STDs May Change Stance on Circumcision

Study affirms circumcision's benefits, leaving insurance, doctors at odds.

ByABC News
March 25, 2009, 6:22 PM

March 26, 2009— -- Some doctors are calling for a slight change in America's thinking about circumcision after the latest -- and largest -- study in a series of investigations in Africa showed that circumcision may significantly reduce the risk of contracting herpes and HPV.

Doctors followed 5,534 men in the rural Rakai region of Uganda, periodically surveying their sexual risk-taking behavior. Half the participants were immediately circumcised, while the other half remained uncircumcised until the end of the study.

Over two years, the men who were circumcised had a 28 percent reduced risk of infection with the herpes virus and a 35 percent reduction in HPV infection. An author of the study called it a "double whammy" of an effect for women's health, too.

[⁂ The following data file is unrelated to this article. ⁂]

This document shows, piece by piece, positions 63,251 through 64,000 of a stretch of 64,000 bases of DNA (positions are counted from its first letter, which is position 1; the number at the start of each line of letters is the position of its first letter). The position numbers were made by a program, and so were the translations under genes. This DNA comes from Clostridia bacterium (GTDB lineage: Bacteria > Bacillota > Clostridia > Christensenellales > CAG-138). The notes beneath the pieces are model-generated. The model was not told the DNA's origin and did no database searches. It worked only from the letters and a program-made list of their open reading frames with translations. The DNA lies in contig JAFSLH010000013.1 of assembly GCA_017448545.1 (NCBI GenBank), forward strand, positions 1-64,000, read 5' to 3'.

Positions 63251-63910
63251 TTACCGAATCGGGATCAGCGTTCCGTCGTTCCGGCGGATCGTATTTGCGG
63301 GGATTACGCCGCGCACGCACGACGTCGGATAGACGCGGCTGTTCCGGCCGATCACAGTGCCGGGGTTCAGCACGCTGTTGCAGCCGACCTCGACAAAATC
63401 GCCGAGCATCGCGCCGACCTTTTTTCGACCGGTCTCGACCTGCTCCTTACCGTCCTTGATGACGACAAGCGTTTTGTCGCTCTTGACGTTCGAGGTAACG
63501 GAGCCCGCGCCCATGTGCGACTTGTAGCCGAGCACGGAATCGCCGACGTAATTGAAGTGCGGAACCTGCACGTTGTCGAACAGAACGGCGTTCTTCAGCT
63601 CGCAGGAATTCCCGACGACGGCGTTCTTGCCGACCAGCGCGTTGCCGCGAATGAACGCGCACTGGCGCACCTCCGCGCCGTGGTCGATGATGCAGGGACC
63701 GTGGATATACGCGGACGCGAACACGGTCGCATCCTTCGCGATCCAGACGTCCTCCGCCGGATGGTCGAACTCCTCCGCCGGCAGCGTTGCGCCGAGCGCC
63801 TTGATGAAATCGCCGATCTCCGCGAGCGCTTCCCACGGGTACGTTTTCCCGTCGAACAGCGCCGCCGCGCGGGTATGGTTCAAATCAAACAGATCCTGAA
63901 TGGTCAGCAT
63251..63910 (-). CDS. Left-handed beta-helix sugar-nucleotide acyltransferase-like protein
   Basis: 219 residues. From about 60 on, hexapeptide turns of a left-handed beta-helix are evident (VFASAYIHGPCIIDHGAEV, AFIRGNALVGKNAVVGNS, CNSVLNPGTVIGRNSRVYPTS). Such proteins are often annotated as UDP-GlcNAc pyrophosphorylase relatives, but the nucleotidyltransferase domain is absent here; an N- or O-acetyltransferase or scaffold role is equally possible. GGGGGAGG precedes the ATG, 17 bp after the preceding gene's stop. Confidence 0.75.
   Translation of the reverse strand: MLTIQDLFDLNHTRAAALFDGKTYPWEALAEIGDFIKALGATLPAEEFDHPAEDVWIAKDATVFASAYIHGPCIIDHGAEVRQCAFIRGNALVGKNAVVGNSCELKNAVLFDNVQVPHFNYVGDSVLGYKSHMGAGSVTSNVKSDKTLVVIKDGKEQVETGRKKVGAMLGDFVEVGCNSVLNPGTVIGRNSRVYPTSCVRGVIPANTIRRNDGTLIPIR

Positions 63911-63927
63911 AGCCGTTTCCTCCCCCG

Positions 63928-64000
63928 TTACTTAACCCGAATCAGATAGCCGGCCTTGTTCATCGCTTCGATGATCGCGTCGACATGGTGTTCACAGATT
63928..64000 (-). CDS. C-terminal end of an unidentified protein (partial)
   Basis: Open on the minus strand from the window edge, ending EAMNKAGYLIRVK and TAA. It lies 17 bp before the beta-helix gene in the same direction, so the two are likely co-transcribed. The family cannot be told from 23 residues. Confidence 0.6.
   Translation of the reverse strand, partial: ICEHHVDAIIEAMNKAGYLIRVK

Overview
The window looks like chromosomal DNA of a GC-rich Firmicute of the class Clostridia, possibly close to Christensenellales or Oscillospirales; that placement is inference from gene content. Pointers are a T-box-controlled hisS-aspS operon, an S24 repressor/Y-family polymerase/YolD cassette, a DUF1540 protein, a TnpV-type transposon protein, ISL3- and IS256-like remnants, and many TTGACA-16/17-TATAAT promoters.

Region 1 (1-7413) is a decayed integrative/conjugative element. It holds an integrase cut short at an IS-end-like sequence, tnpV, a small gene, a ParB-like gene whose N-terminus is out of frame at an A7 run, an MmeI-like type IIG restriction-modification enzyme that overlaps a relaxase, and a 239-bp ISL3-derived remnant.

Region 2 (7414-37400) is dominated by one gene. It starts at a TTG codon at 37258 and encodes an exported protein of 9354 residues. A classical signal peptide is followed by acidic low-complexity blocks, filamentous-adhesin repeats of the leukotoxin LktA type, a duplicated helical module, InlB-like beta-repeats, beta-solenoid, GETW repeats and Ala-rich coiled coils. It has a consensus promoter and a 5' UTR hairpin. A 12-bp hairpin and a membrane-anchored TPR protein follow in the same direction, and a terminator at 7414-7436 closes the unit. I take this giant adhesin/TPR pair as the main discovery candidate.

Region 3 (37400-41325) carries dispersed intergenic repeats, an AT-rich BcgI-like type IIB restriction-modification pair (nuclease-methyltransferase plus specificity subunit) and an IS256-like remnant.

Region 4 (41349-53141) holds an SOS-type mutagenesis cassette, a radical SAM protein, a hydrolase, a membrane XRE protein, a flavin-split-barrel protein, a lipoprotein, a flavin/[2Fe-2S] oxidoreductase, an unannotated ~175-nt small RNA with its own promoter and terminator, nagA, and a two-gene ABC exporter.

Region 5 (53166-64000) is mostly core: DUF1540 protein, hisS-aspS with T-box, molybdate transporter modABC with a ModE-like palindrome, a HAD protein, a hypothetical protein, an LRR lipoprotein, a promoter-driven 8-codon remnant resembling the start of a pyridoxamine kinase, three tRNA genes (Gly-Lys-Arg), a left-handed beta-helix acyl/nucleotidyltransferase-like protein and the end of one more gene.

"Men are at risk for genital warts and things like discharge. Women are at risk for cancer," said Dr. Anthony S. Fauci, a co-author of the study appearing in the New England Journal of Medicine and the director of the National Institute of Allergy and Infectious Diseases.

"The idea that you can prevent HPV in the male, then you would almost certainly, although not formally proven, prevent the male from infecting an uninfected female," he said.

In an accompanying editorial, authors of the study beg the question of whether Medicaid should uniformly cover circumcision across the country. As of now, Medicaid in 16 states does not cover circumcision, and more private insurance companies are following suit.

"Data like this may then sway the opinion of leaders," said Fauci. "It may actually have an impact on certain policy decision in the United States."